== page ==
Equality Is Critical to Reducing Gender-Based Violence, ADRA Canada Says

Agency is supporting community-based protection networks to fight the scourge.

ADRA Canada, and Adventist Review
Equality Is Critical to Reducing Gender-Based Violence, ADRA Canada Says
Sheik Mohammed Usman Adam, chair of his community-based protection network, which is tackling the scourge of gender-based violence. [Photo: ADRA Canada]

Gender-based violence (GBV) violates fundamental human rights and is a major barrier to achieving gender equality. During times of crisis and emergency, multiple risk factors increase the prevalence of GBV and exacerbate existing gender inequalities. These kinds of emergency situations can significantly weaken a society’s ability to protect women and girls.

ADRA Canada works to reduce GBV during emergencies through gender-responsive actions and program implementation. “We work with women, men, religious leaders, and community-based protection networks [CBPNs] to mitigate, respond to, and prevent GBV in different parts of the world,” ADRA Canada officers said.

One of the faith leaders is Sheik Mohammed Usman Adam. “My role as a faith leader is to ensure that people live in harmony. As such, I am the chair of the CBPN,” he said.

Traditionally, imams and sheiks are sought out for counseling and dispute resolution in the community. The GBV project provides these leaders with a deeper understanding of gender-based violence, conflict resolution mechanisms, and related topics. “We used different platforms to sensitize the community about the underlying causes and consequences of violence, and existing referral mechanisms,” ADRA Canada officers shared. “This education is backed up with relevant religious scriptures that emphasize the importance of taking care of women.” Following prayers at the mosque, the imams educate men about GBV.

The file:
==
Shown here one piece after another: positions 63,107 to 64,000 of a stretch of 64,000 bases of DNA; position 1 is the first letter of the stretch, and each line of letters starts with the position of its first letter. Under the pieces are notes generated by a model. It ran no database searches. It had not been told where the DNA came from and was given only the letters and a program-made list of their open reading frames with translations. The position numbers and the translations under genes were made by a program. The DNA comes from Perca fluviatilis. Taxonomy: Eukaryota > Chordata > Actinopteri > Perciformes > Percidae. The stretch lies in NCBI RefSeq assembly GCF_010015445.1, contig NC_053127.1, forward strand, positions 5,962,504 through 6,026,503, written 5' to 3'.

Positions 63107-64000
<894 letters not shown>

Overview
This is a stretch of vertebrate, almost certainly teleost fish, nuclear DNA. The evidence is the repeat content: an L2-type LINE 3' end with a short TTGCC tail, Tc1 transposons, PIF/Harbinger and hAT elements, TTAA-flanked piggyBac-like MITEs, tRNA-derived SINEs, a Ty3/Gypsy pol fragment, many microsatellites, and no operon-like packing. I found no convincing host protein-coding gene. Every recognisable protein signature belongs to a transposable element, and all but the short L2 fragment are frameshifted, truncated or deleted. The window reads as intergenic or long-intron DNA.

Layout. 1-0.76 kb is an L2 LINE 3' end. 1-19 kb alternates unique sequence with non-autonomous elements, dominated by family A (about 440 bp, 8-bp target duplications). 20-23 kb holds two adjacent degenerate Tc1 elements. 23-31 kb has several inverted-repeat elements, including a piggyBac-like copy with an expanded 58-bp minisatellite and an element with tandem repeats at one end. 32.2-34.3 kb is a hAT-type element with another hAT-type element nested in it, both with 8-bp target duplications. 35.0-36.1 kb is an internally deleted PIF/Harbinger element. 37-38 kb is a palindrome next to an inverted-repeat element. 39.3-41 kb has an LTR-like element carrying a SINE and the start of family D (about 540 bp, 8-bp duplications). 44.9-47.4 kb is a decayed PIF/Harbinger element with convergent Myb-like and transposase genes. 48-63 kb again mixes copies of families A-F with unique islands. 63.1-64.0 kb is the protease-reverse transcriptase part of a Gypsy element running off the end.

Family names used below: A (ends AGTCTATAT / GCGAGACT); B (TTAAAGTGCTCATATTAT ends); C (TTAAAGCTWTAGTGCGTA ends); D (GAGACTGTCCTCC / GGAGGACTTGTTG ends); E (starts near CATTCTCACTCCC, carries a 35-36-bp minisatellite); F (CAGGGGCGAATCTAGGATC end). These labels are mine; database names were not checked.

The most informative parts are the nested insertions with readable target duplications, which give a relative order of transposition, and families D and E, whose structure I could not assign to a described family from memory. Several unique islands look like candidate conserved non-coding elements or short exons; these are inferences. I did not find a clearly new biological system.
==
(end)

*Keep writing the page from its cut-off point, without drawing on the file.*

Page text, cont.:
“Domestic violence is primarily caused in our area by economic factors and tensions from the humanitarian crisis. Men are not providing as much as they used to due to the food insecurity situation, and this tension leads to physical violence,” Adam explained. “As religious leaders, we have a powerful voice in our communities, and we use it to influence norms regarding violence against women and girls.”

Adam explained that they are usually able to identify and resolve conflicts peacefully. “For serious cases of violence, however, we collaborate with the psychosocial support workers of the project to refer victims to appropriate services,” Adam said. “It’s encouraging to see GBV cases declining and men responding positively to our services.”

About ADRA Canada

ADRA International has been the official humanitarian agency of the Seventh-day Adventist Church since 1985. In Canada, ADRA works with communities across the country and around the world to end extreme poverty and deliver emergency relief. In more than 100 countries, ADRA provides water, sanitation, health, food, education, and income opportunities so that all may live as God intended.

In Canada, the most recent source of distress has been the fires engulfing parts of British Columbia, the Northwest Territories, and the Yukon. “Uniting compassion and action, ADRA Canada stands to help ease the suffering of those escaping the wildfires,” ADRA Canada CEO Steve Matthews said. The agency “is providing aid and support to those affected, showing that in times of crisis, humanity’s strength shines brightest.”

The original version of this story was posted by ADRA Canada.

ADRA Canada, and Adventist Review